Additionally, to the extent petitioner seeks the removal of specific board members, the notice accompanying a removal application must specifically advise a school officer that an application is being made for his or her removal from office (8 NYCRR §277.1[b]).  In this case, petitioner failed to include such notice and, instead, used the notice prescribed under §275.11(a) for appeals brought pursuant to Education Law §310.  A notice of petition which fails to contain the language required by the Commissioner’s regulation is fatally defective and does not secure jurisdiction over the intended respondents (Appeal of Hertel, 49 Ed Dept Rep 267, Decision No. 16,021; Application of Barton, 48 id. 189, Decision No. 15,832; Appeal of Catalan, 47 id. 176, Decision No. 15,660). 

Finally, I note that petitioner states that the purpose of this proceeding “is to file a section 310 appeal.”  As such, an appeal pursuant to §310 of the Education Law is not the proper forum to seek removal pursuant to Education Law §306 (Appeal of J.H. and T.H., 54 Ed Dept Rep, Decision No. 16,688).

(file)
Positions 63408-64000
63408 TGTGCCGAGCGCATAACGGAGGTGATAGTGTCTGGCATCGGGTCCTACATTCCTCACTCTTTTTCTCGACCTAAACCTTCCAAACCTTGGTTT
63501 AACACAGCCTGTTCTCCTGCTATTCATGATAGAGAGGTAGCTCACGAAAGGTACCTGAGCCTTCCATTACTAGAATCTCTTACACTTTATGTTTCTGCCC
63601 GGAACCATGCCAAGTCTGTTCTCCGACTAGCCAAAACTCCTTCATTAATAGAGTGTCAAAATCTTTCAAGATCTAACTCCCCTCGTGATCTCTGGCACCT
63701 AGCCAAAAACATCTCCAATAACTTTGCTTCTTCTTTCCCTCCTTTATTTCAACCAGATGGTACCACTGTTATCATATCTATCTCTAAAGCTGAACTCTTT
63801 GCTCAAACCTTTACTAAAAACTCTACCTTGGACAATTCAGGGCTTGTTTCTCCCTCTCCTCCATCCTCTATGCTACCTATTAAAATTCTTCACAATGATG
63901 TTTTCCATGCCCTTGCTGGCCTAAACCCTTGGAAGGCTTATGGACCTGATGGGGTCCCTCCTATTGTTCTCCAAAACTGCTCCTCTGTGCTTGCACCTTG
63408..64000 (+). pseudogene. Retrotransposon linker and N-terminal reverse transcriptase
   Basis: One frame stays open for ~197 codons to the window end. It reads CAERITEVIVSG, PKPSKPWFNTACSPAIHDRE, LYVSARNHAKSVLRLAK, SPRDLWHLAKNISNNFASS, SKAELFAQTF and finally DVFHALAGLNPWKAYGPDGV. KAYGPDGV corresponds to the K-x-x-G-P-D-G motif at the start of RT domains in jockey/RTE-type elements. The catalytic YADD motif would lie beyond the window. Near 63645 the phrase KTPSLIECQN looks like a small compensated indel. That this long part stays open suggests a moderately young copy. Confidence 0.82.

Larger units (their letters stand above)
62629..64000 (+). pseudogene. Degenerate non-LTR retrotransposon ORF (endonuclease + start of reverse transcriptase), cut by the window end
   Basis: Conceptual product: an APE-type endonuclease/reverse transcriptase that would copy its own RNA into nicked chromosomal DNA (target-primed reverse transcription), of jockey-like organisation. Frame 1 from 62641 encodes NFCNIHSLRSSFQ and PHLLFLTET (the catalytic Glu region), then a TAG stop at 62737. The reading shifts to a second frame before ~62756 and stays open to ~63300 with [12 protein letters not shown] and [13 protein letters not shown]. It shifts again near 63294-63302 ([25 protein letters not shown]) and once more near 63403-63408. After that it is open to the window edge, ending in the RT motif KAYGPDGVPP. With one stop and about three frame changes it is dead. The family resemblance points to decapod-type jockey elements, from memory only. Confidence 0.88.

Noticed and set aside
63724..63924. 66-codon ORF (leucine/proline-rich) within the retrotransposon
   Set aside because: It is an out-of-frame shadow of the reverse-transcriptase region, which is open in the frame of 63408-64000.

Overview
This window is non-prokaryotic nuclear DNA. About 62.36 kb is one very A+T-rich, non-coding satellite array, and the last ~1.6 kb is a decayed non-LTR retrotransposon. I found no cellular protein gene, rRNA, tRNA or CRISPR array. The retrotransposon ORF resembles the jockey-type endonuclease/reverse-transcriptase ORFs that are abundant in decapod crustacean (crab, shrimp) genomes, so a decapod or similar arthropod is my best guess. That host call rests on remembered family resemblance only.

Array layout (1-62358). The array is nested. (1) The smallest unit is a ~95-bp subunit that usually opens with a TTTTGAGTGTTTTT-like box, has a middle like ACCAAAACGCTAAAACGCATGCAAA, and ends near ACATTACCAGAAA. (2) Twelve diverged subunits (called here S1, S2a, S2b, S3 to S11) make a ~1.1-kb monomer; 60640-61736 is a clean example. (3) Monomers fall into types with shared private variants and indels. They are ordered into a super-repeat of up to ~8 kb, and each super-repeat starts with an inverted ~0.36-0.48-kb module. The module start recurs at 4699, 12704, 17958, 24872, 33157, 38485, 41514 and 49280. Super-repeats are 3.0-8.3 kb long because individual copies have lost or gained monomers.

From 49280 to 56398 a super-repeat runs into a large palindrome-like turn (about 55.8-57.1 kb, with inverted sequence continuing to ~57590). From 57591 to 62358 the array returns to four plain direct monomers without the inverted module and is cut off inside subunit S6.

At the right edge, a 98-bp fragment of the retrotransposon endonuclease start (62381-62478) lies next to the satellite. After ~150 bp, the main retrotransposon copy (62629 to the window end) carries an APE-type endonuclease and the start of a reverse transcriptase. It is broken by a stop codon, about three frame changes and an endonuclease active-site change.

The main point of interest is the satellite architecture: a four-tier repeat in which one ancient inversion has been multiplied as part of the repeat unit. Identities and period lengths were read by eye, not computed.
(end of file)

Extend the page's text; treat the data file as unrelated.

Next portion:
Petitioner’s request that I order a fact-finding investigation must also be denied.  An appeal to the Commissioner is appellate in nature and does not provide for investigations (Appeal of Huffine, 48 Ed Dept Rep 386, Decision No. 15,893; Appeal of D.K., 48 id. 276, Decision No. 15,857).  Similarly, it is well established that the Commissioner does not issue advisory opinions or declaratory rulings in an appeal pursuant to Education Law §310 (Appeal of a Student with a Disability, 48 Ed Dept Rep 411, Decision No. 15,899; Appeal of Waechter, 48 id. 261, Decision No. 15,853).  Thus, to the extent that petitioner seeks “a determination of future procedures of due process...,” the appeal must be dismissed.

Finally, to the extent petitioner seeks an apology, the Commissioner lacks the authority to order the board of education or any school district employees to issue an apology (Appeal of L.D., 55 Ed Dept Rep, Decision No. 16,864; Application of McDougall and Dacey, 42 id. 195, Decision No. 14,819).

In light of this disposition, I need not address the parties’ remaining contentions.

THE APPEAL IS DISMISSED.

END OF FILE

 

[1] Neither party has indicated that the temporary order of protection has been lifted or vacated.